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I have a potentially impossible desire. I have a class, from which I want to build several subclasses. Each subclass will implement the same interface, but I kind of want the BASE class to call methods of that interface.

Here's the compiler-error-y version of what I want:

public class Class1
{
    public function Class1()
    {
        initialize();
    }
}

public interface Int
{
    function initialize():void;
}

public class Class2 extends Class1 implements Int
{
    public function Class2()
    {
        super();
    }

    public function initialize():void
    {
        // Code unique to the class goes here.
    }
}

Obviously, this code breaks, even though I have no intention to create an instance of Class1. It also looks dumb in this simplified version, but it kind of shows the reason why I want this: I want each class to automatically call initialize() in its constructor, thus it makes sense to keep it in the superclass.

Now, I could do something like this:

public class Class1
{
    public function Class1() implements Int
    {
        initialize();
    }

    public function initialize():void {}
}

public interface Int
{
    function initialize():void;
}

public class Class2 extends Class1 implements Int
{
    public function Class2()
    {
        super();
    }

    public override function initialize():void
    {
        // Code unique to the class goes here.
    }
}

This is kind of where I'm at right now, but placing the method in the superclass and overriding it in the subclasses defeats the purpose of having the interface; the initialize() method requirement is met simply by extending the original class, and there is no way I know of that I can FORCE each subclass to override that method. I can, of course, omit the call in the base class and insert it into each of the subclasses, but I can't enforce the requirement to have THAT either.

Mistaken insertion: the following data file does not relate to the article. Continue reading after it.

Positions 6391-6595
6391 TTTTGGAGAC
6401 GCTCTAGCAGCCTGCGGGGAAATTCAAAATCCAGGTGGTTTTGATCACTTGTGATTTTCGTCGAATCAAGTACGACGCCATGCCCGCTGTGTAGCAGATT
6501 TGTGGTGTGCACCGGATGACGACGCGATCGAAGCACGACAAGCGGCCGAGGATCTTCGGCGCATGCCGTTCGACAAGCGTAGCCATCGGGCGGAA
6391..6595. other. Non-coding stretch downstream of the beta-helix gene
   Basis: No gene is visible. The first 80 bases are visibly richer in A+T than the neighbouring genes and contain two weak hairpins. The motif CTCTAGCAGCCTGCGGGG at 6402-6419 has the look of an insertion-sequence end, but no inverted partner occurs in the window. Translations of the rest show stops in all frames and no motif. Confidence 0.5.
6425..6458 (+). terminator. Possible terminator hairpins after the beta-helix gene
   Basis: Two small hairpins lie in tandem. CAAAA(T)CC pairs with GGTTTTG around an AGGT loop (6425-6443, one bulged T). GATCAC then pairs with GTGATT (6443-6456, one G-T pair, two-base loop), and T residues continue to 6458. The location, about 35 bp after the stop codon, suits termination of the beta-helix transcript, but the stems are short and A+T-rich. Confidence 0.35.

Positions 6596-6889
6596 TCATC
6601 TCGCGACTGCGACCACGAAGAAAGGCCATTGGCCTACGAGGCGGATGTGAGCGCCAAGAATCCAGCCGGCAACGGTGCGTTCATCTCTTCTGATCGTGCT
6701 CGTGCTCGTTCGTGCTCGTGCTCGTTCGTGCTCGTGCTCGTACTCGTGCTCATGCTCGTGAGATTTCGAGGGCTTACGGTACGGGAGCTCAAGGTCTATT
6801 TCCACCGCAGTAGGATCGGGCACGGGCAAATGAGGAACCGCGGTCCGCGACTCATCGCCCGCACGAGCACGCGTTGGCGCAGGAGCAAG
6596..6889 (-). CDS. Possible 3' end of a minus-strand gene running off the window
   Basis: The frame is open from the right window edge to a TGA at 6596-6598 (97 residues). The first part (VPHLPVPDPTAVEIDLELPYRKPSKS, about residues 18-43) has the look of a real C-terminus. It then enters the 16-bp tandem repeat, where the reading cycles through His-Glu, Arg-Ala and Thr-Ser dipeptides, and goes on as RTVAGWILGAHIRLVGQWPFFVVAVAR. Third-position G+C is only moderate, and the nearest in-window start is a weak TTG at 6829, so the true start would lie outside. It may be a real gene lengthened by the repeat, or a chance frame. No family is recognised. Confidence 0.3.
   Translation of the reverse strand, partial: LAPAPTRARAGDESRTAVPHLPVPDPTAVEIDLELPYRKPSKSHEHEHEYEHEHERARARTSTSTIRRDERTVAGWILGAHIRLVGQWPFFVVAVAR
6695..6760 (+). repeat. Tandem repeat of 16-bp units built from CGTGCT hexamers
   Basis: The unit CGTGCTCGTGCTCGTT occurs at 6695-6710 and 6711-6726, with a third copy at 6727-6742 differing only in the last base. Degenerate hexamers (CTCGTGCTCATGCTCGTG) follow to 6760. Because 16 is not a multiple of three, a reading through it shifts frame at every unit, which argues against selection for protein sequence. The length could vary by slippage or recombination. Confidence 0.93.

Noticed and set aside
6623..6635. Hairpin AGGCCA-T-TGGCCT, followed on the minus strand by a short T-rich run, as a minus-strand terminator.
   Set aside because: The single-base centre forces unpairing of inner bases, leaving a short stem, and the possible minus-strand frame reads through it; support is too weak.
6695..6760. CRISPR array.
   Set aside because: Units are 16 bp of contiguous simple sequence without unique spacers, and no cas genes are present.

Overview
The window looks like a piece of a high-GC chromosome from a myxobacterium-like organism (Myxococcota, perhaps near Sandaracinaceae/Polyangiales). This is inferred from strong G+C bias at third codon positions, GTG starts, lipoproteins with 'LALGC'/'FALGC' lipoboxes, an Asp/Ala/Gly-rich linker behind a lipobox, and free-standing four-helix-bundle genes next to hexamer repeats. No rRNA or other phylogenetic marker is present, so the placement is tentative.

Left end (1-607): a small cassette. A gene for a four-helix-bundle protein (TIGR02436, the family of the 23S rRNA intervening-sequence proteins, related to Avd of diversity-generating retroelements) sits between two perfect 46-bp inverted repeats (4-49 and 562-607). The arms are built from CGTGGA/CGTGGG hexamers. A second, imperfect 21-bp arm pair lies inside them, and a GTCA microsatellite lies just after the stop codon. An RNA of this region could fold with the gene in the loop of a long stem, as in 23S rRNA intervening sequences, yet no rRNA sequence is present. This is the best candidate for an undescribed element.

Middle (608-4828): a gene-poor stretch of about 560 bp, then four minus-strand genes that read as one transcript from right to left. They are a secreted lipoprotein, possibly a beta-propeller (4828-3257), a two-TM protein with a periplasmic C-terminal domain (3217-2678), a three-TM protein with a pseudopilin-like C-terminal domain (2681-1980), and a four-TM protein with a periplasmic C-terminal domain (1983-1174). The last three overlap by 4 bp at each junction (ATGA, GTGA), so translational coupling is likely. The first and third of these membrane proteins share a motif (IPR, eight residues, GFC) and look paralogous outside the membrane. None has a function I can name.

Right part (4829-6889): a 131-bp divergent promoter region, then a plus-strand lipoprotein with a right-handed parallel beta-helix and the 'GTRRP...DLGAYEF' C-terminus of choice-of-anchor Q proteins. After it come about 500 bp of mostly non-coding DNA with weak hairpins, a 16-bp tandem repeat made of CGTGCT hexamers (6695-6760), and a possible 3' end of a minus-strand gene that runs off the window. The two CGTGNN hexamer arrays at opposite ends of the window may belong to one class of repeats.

So my question is, is there a version of #1 (calling interface methods in a base class that doesn't implement the interface) that won't break, or a version of #2 (overriding the method in question) that will REQUIRE initialize() to be overridden by the subclass?

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class1 already implements Int. If Class1 doens't need it then dont specify it there just on class2. –  Lukasz 'Severiaan' Grela Jan 23 '13 at 21:41
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3 Answers 3

up vote 2 down vote accepted

If I interpreted your question correctly, you want to have an Interface implemented on subclasses of Class1, but not Class1 directly. You also want to be able to call the methods within the Interface from Class1, so that they are automatically called when you subclass it.

I'll point out now that this potentially bad design, but regardless here's what you can do:

The Interface:

A basic interface for testing:

public interface Interface
{

    function init():void;

}

Your base class:

This is the class that will call init() if any subclasses implement Interface:

public class Base
{

    public function Base()
    {
        // Use 'is' to check if this implements Interface.
        if(this is Interface)
        {
            // Use 'as' to refer to .init() within Interface.